The book as a whole engages closely with existing literature—Iverson has certainly done his homework. He acknowledges points of contention among researchers as well as knowledge gaps, and adeptly weighs conflicting findings. The section on stock return anomalies, such as value and size effects, shows refreshing balance—a counterpoint to the majority of literature which either dismisses or avows the phenomena.
Strategic Risk Management’s fundamental conservatism steers readers towards a safety-first style of investing: funds-of-funds over direct alternatives allocations, cap-weighted indexes over smart beta, strategic asset allocation over tactical, etc. This is wise, of course, given that the book is essentially Institutional Investing 101. And as a textbook, Strategic Risk Management hits all the right notes. But as a primer for a new trustee, board member, or young hire entering an established investment operation, it could use a touch more ambition.
Iverson educates, but he doesn’t always empower.
The private equity chapter, for instance, warns, “investors can find it very difficult to access high-quality managers. Good private equity funds have no difficulty raising capital. These managers often pick their investors.” And access to these quality funds—which presumably many asset owners could only hope for—“is essential to ensuring an investor can participate in the skill of a manager.”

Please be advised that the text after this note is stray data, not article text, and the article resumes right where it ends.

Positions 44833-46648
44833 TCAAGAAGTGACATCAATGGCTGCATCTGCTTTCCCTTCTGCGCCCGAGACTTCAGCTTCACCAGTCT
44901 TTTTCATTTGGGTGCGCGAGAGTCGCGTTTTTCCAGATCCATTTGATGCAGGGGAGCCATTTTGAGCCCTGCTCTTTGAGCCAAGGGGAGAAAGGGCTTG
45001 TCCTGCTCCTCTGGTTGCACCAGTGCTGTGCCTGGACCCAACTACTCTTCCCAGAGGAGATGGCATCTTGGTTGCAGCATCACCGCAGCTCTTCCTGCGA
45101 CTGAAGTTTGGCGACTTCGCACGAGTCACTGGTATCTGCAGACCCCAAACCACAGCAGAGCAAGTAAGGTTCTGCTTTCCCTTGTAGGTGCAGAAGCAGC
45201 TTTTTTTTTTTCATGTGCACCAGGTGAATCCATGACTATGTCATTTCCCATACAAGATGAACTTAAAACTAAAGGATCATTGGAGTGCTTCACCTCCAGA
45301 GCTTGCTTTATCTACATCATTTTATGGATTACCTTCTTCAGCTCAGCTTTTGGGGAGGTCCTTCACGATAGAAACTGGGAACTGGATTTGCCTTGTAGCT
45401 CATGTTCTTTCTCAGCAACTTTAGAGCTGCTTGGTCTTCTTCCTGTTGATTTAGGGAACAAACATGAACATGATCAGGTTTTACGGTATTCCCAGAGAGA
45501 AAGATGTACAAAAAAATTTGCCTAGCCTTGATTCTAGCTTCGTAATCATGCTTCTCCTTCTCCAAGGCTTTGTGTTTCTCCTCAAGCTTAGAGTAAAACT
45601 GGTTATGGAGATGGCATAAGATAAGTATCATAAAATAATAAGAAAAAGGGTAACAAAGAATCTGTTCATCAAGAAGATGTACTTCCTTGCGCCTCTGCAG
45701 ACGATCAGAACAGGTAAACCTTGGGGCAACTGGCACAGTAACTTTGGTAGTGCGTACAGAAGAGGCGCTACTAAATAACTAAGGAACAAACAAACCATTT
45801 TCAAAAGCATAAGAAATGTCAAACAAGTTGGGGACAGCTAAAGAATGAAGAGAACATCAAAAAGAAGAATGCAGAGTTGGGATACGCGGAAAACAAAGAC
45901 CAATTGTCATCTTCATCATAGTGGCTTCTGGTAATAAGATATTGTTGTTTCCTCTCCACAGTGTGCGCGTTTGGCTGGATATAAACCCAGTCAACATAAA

He’s right to caution against signing checks to second-string managers because Carlyle’s latest fund had reached its close.
But throughout the chapters on alternatives in particular, Iverson harkens back to a pre-financial crisis balance of power between general and limited partners. Top-tier managers love to laud the stable, sizeable, predictable investments made by their largest institutional clients. But even if you’re not Texas Teachers (or indeed NZ Super), they’ll probably still take your money. Furthermore, an asset owner primed to believe the big-name private equity shop has done them a favor by accepting their millions may be less inclined to negotiate fees.
It’s perhaps not surprising that the section on alternatives—just two chapters out of 18—represents the work's weakest point. Private equity accounts for only 3% of NZ Super’s portfolio, and much of that is invested with local funds. At an American institution with similar assets under management, someone in Iverson’s role would likely handle a portfolio at least five times as large.
Strategic Risk Management is a better book for the unique aspects of the author’s daytime role, however. Many funds of its size continue to struggle with legacy governance and portfolio structures. The architects of NZ Super had the opportunity to learn from history and design a second-generation institution in the early 2000s. Iverson has led its asset allocation strategy since 2010. Although direct mentions of NZ Super are conspicuously absent, its inspiration is all too clear: investment beliefs and purpose spelled out in the fund’s founding documents, a clear organizational structure, heavy reliance on indexing, and a catalogue of the risks inherent in it all.
Like the sovereign fund’s architects, Iverson had the chance to see what’s worked and pass it on, filtering out the features that haven’t. But there was one aspect of New Zealand Super that Iverson couldn’t replicate in Strategic Risk Management: The sovereign wealth fund only took two years to create.